After settling into our dorm style rooms, we explored the grounds and got familiar with the layout of this vast Ashram.  That evening we had an awe-inspiring opportunity to visit Chidambaram which is the Shrine of Sri Gurudev Swami Satchidananda.  This is where Gurudev Satchidananda's body is interred.  We entered with Sri Guruji, His good friend Paraman, and Paraman's wife, Lakshmi.  There was an electricity in this space, an awesome feeling of something so divine and sacred.  We bowed in silence on the altar for some time and then meditated in the close space.  The divinity of this experience set the tone for the rest of the trip.  From there, we traveled up to Nataraj Shrine at Kailash which overlooks Chidambaram and the LOTUS Shrine.  The LOTUS Shrine, was built as a dedication to the Light of all faiths and to world peace.  It is the only Shrine of it's kind in that it includes altars of all faiths known and yet unknown.  As we stood in the dark at the lookout of Nataraj Shrine, the LOTUS Shrine shown with the brilliance of the lighting around it.  It was powerful and very beautiful.  In the days that followed, we were able to visit the ground floor of the LOTUS called the All Faiths Hall.  This area included displays of scriptures, pictures, and other sacred pieces from the various faiths.  Each day, at noon, we had the absolute blessing of meditating in the upper level of the Shrine, sitting around the main altar.  I loved this time.  At noon, the bells sounded and people came from all over the Ashram for the noon meditation.  It was so powerful to meditate there, together as a group, yet alone in my own spirit, visiting deep within myself.  It was so special to be there with Sri Guruji and the rest of the Sangha.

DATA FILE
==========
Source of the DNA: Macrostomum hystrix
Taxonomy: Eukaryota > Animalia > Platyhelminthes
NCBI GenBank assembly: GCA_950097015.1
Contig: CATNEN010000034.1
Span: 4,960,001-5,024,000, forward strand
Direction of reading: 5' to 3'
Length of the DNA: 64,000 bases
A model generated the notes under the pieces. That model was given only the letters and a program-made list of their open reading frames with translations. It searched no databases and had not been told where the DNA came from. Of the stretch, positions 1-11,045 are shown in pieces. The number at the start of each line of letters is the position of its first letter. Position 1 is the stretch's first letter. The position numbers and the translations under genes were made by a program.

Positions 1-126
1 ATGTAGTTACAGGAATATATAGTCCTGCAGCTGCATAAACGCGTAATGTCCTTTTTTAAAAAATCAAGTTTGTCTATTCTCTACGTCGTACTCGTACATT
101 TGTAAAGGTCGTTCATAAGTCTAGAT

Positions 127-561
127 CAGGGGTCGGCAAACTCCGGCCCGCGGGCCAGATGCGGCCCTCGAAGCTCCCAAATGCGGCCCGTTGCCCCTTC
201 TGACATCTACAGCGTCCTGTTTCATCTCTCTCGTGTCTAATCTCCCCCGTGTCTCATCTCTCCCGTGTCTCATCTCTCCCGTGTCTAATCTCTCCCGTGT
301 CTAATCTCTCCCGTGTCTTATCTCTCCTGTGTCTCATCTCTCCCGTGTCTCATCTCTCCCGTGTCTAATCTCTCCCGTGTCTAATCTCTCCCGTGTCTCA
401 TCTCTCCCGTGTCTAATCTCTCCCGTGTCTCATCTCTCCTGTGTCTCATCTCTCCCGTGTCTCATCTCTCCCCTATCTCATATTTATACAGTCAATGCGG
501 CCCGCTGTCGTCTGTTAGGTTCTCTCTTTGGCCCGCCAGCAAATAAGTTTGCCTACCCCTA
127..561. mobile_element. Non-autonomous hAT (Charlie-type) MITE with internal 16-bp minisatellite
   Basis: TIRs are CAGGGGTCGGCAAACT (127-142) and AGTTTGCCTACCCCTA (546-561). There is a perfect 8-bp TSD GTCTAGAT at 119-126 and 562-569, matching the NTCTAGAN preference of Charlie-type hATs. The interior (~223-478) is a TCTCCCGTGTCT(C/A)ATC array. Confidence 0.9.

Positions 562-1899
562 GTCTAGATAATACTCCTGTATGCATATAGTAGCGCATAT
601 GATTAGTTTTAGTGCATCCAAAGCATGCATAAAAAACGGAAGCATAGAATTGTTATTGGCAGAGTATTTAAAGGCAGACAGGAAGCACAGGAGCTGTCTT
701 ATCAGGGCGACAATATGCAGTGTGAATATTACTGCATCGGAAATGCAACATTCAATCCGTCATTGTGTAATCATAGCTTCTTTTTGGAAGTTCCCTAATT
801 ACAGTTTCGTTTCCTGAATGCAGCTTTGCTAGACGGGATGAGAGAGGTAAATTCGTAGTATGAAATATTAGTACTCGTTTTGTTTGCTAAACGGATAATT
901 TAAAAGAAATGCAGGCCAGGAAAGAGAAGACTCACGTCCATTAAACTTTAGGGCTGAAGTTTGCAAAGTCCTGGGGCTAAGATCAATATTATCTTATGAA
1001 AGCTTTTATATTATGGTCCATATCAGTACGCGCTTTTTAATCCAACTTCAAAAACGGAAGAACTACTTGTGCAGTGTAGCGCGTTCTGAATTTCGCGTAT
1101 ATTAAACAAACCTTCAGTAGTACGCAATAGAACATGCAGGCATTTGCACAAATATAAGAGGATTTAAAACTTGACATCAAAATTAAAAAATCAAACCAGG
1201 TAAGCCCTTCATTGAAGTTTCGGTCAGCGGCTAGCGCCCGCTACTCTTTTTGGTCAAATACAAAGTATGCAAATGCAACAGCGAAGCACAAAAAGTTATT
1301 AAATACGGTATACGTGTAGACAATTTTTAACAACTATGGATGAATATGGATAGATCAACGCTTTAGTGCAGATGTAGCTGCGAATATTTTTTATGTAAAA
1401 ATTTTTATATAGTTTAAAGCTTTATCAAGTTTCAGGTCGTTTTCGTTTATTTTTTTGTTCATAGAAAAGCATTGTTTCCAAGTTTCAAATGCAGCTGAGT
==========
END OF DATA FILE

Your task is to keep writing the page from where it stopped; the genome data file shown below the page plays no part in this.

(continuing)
Over the course of the weekend, our group had the opportunity to have intimate discussions with Sri Guruji, learning so much about this place that had been his home for many years.  It was wonderful to learn about Sri Gurudev Swami Satchidananda and his incredible impact on the individuals that helped to grow the Ashram as well as his impact on the world.  It helped me to understand the spiritual growth space of my Beloved Guruji.  I feel so thankful for the opportunity to continue my study under this magnificent lineage.

With Sri Guruji, we visited wonderful places of learning including the Guru Bhavan, a place where many artifacts of Sri Gurudev's life are encased for viewing including gifts from many people who loved him dearly.  We drove up to the original Ashram building where we were treated to a breath-taking view of the valley below and the LOTUS Shrine.  I could have stayed there forever!  There was a 10 day silent retreat going on and some of the participants were sitting in the lookout area, enjoying the beautiful day and the silence.  The silence only deepened its impact.